THE MOST FROM THE COAST !

..


 Coastweek website


XINHUA NEWS SERVICE REPORTS FROM THE AFRICAN CONTINENT

 

Coastweek --  Ajit Khan, Bindu and Amitabh Bachchan in Zanjeer.   PHOTOS COURTESY OF REDIFF.COM
How Ajit Became A Suave Villain

Coastweek -- One of the most distinctive screen villains in Hindi cinema was Ajit, who passed away in 1998.

The legendary actor, who was born Hamid Ali Khan, is mostly remembered for playing evil roles with suave and sophistication.

His son Shehzaad Khan, who has acted in films like Qayamat Se Qayamat Tak and Andaz Apna Apna, is quite the opposite. He is full-on comic guy and can crack jokes at the drop of a hat.

Shehzaad talks to Patcy N/Rediff.com about his famous father’s journey into Bollywood.

My father’s screen name Ajit was given to him by Nanabhai Bhatt (director Mahesh Bhatt’s father) because his real name Hamid Ali Khan was too long.

The new name proved to be lucky.

My father was from Hyderabad. When he was 22, he sold his college books and ran away from home to pursue his dreams.

 

Coastweek -- Ajit in Yaadon Ki Baaraat.

My grandfather was in the Nizam’s military. He was very strict. He was against my father becoming an actor; he wanted him to have a more dignified profession like doctor or lawyer.

Acting was considered taboo.

If you entered the Indian film industry, you were outcast from your community.

 In those days, there were no acting schools.

My father, Dilip Kumar and other legends never went to acting school. At the most, they did theatre.

I was so scared of my father that I was unable to tell him that I wanted to act. So how could my father tell his father that he was interested in acting?

We come from a staunchly patriarchal family where you have to listen to your father. We did not have the guts to ask. We couldn’t even make eye contact with our father.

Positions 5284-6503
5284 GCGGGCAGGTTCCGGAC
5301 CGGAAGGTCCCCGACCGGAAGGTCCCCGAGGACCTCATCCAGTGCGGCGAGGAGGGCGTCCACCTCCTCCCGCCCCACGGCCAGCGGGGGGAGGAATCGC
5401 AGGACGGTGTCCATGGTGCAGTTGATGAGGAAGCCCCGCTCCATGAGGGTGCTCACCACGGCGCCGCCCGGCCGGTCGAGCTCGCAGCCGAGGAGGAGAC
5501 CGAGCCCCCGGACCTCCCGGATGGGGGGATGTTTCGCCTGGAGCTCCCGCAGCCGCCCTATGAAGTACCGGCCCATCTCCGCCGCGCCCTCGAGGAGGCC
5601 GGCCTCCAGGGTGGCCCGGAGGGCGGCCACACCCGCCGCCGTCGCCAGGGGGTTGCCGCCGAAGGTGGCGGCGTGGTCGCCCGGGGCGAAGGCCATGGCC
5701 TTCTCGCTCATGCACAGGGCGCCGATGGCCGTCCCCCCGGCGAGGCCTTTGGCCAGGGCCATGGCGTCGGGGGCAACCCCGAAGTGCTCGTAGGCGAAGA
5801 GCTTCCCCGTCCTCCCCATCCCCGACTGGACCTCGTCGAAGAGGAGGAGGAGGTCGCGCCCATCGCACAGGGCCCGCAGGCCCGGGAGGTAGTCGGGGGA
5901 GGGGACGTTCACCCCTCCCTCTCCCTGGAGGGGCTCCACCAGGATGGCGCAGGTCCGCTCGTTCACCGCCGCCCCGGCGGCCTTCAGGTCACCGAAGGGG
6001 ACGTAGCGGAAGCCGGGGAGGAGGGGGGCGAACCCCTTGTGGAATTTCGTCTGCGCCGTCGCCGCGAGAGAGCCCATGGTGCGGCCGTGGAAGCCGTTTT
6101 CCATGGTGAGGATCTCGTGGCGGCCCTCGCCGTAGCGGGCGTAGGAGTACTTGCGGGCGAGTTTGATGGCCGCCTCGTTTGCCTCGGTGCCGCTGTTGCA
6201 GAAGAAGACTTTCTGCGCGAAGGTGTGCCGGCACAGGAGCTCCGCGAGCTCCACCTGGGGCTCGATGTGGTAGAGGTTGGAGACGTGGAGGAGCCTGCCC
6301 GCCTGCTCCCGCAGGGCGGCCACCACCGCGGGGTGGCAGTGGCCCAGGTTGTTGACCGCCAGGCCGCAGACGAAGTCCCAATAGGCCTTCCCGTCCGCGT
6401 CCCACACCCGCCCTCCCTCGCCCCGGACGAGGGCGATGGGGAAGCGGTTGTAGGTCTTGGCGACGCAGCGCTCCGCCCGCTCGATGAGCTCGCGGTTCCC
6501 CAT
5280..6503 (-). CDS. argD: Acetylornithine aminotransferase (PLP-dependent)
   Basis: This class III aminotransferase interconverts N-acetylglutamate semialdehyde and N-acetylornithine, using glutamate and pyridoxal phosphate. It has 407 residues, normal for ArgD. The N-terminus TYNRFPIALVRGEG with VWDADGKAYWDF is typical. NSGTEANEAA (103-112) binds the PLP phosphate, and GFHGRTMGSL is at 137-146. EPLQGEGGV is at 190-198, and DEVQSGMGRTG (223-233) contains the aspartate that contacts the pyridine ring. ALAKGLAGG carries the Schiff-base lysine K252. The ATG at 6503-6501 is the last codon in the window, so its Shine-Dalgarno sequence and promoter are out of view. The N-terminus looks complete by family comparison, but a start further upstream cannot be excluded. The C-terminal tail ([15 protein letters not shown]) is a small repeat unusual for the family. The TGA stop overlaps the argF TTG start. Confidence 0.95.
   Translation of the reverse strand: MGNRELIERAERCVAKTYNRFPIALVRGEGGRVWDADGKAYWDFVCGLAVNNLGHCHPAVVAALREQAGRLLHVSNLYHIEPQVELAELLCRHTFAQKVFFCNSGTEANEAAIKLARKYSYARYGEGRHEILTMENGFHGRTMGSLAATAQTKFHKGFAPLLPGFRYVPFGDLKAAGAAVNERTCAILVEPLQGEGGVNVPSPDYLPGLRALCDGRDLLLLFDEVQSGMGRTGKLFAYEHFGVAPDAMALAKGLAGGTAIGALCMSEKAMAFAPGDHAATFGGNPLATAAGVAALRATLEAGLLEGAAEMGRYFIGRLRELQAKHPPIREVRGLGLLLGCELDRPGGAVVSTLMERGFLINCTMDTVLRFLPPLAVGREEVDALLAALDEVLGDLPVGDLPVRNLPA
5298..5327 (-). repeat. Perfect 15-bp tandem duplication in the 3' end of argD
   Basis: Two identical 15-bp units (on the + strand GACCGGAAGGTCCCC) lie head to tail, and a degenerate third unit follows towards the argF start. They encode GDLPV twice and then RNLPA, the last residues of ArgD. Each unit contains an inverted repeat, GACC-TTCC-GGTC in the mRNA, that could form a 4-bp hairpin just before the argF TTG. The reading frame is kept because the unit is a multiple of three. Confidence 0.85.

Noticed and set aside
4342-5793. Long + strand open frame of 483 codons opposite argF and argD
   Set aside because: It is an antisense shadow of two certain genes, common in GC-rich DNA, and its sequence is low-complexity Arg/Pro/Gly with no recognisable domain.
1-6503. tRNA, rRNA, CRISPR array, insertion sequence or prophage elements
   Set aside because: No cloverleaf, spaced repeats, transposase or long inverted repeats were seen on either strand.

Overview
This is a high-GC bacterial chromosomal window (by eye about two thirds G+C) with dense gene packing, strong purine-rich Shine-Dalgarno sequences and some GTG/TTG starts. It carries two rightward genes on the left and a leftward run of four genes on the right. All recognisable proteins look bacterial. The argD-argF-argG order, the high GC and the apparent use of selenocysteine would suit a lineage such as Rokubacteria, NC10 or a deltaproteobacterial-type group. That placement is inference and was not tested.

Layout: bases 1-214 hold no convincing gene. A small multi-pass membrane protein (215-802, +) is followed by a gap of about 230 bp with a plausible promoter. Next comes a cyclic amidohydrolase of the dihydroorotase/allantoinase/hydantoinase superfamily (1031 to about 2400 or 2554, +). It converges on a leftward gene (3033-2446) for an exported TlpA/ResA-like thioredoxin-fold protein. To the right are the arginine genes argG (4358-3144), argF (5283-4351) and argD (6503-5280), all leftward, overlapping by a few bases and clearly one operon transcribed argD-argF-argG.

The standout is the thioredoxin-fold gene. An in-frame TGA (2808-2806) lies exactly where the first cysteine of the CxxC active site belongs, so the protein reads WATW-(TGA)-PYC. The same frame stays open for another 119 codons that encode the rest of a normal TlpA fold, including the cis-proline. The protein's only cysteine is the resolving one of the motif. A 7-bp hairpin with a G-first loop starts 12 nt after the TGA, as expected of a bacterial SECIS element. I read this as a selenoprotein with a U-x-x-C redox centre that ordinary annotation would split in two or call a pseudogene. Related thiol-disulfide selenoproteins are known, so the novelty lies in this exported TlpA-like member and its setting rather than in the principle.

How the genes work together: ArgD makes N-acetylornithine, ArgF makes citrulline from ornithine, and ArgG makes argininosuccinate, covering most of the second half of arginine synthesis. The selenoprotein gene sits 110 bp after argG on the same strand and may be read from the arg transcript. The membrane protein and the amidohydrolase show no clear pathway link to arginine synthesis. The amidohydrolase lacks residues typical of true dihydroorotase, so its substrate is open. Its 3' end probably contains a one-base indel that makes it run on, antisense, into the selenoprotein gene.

Coastweek -- Ajit Khan in Kalicharan.

Even though I knew my father had run away from home, I never had the courage to ask him about his life. It was only when he grew older that he himself started telling us about his life.

When he came to Bombay, he stayed with a friend in Mohammed Ali Road (in south Mumbai).

When I was a kid, my father once showed me these huge cement pipes which are put into nullahs, and told me that he stayed in one of them for a few days.

A local goon would collect money every week from people to allow them to live in those pipes. This was in the 1950s or may be earlier.

One day the goon asked my father for the hafta (protection money), which my father refused, and bashed him up instead.

From the next day, my father became the local goon and no one would take money from him! He would get free tea, snacks and food.

My father started his career as a junior artiste, standing in the crowd in the third row. But because of his deep baritone, he was moved to the first row.

Mahesh Bhatt’s father, Nanabhai Bhatt, gave him a break as a hero in a film.

Then Filmalaya Studios signed him for a couple of years. He did a lot of films with Dara Singh.

He played the hero (Nastik, Bada Bhai, Milan, Baradari, Dholak) and second hero in films like Mughal-E-Azam and Naya Daur.

Later in his life, he became a very popular villain and, in some films, was paid more than the hero.

My father had a very simple policy: whatever work he was offered, he would take. He never said no.

Another thing my father followed religiously was if a producer couldn’t pay him his money, he would take whatever he could get from the producer and finish the matter. He never followed up for the pending money.

There’s an interesting story about how my father became a villain. He did not have to work for four years. He would play cards with his friends, like Rajendra Kumar, at a club at Sea Rock Hotel.